Kenya hosts African Climate change meet

October 13, 2009 12:00 am

, NAIROBI, Kenya, Oct 13 – The Government has put in place measures aimed at ensuring sustainable natural resource utilisation in order to reduce poverty and abate continued environmental degradation and depletion of natural resources, President Mwai Kibaki has said.

The President said a Climate Change and Coordination Unit has been established at the Prime Minister’s Office to deal with high-level political coordination of climate and environmental change through mainstreaming into the broad political and development agenda.

President Kibaki was speaking on Tuesday at the United Nations Office Nairobi where he officially opened the African Parliamentarians Summit on Climatic Change.

In addition, the Head of State said the Government had developed a forest master plan to restore degraded forest cover and quality of the environment that will cover the five major water towers in the country.

To enhance the supply of environmentally friendly and affordable energy in the country, President Kibaki said his Government is investing in the development of renewable energy technologies such as geothermal, solar-based, bio-fuels and wind technologies.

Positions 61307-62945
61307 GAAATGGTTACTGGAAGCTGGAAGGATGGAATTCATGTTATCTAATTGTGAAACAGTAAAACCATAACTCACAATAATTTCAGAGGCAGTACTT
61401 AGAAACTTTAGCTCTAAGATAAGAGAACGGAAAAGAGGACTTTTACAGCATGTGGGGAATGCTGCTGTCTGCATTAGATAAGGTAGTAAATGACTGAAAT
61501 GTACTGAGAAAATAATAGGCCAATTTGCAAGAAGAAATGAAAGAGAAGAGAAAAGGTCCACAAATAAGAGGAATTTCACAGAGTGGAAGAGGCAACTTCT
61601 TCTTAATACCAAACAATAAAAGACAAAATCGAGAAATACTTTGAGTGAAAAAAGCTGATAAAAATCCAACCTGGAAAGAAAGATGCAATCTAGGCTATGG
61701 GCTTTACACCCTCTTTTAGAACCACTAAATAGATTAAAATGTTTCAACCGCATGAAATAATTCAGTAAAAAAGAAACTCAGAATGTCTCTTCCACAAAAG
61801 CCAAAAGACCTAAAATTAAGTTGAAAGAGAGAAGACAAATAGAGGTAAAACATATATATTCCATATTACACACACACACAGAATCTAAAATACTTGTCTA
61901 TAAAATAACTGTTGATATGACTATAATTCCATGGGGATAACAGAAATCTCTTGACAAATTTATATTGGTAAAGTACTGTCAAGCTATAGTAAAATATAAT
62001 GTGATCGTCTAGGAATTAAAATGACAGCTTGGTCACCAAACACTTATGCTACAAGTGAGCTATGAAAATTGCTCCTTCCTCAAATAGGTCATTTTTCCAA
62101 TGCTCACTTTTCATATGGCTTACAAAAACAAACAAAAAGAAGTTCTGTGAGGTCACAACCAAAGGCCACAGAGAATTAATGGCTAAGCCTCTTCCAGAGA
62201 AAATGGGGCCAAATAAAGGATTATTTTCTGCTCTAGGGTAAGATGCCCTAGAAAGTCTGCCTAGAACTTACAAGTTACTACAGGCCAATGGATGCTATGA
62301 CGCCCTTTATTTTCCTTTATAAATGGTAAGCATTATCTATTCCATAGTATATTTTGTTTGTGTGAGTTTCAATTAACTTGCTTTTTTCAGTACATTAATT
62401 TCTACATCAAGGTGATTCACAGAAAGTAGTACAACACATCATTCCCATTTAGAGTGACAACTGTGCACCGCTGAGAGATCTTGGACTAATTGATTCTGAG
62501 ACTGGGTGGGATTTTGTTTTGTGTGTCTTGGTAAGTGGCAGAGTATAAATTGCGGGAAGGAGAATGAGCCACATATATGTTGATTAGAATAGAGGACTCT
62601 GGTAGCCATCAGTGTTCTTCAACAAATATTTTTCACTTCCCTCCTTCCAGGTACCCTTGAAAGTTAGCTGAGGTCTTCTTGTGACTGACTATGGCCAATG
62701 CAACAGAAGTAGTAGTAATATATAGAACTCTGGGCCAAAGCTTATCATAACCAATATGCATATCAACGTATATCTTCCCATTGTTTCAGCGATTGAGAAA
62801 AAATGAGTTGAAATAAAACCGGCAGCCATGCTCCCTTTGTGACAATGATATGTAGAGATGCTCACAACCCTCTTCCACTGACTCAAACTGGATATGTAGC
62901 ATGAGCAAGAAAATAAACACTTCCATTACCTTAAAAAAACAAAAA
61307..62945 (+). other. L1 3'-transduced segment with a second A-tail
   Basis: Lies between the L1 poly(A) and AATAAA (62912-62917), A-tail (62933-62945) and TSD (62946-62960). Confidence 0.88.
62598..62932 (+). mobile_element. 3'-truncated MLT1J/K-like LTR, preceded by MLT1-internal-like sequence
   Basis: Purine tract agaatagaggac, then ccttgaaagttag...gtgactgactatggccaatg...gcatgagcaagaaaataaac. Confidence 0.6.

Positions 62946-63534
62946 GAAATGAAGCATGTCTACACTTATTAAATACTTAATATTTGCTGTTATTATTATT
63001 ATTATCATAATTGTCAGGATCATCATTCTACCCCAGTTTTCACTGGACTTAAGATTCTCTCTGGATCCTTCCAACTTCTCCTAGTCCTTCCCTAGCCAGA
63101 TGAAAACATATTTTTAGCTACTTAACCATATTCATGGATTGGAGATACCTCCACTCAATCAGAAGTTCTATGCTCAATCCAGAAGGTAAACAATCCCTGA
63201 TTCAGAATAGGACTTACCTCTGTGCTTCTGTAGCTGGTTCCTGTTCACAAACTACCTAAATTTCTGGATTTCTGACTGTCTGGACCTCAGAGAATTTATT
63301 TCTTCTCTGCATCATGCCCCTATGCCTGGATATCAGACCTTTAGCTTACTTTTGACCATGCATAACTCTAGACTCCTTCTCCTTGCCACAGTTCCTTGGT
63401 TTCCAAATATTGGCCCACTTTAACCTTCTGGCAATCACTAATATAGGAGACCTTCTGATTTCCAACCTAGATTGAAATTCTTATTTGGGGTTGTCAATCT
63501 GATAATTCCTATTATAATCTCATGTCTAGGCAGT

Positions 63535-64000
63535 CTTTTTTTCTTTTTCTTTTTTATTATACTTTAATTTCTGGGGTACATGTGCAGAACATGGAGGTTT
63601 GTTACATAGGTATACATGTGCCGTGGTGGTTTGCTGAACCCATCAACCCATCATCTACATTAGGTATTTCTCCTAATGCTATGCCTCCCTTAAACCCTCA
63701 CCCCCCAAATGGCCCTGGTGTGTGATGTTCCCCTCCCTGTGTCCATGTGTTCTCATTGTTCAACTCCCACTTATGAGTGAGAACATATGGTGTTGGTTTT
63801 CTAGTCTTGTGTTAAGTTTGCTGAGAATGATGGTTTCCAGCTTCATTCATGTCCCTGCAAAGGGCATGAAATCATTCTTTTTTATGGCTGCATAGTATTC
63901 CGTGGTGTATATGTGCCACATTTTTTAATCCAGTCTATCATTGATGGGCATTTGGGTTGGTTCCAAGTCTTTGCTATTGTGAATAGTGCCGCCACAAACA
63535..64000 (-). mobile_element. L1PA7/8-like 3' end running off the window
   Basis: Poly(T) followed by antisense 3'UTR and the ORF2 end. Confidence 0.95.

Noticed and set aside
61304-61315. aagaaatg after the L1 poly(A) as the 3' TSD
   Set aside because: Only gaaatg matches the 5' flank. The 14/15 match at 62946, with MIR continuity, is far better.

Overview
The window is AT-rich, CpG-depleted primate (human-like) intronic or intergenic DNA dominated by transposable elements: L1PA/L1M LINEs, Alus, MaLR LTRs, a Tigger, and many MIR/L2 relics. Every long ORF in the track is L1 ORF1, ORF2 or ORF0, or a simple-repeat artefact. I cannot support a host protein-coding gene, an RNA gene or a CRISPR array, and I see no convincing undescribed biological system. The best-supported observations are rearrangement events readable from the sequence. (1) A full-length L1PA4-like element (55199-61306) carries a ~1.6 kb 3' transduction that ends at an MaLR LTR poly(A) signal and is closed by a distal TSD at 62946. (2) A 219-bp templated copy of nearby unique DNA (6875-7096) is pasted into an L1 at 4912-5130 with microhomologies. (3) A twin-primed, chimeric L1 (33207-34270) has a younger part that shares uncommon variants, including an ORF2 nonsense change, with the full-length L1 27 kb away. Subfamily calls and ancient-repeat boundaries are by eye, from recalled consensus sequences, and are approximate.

“These energy sources are expected to reduce over-dependence on fossil fuels which has impacted negatively on the environment through release of substantial amounts of greenhouse emissions,” President Kibaki said.

The Head of State, at the same time, challenged legislators in Africa to lead the crusade against actions that lead to adverse climatic change.

The President said parliamentarians in the continent have the legitimacy to enact policies and laws aimed at ensuring a safe, healthy and sustainable natural environment that serves the needs of current and future generations.

“You should push for a global policy change, based on rebuilding the damaged ecosystems and communities,” President Kibaki said.

Noting that the path to greener world is not easy, President Kibaki asked the legislators to take aggressive initiatives to provide for the reduction of greenhouse gases and domestication of international and regional convention and protocols on climate change.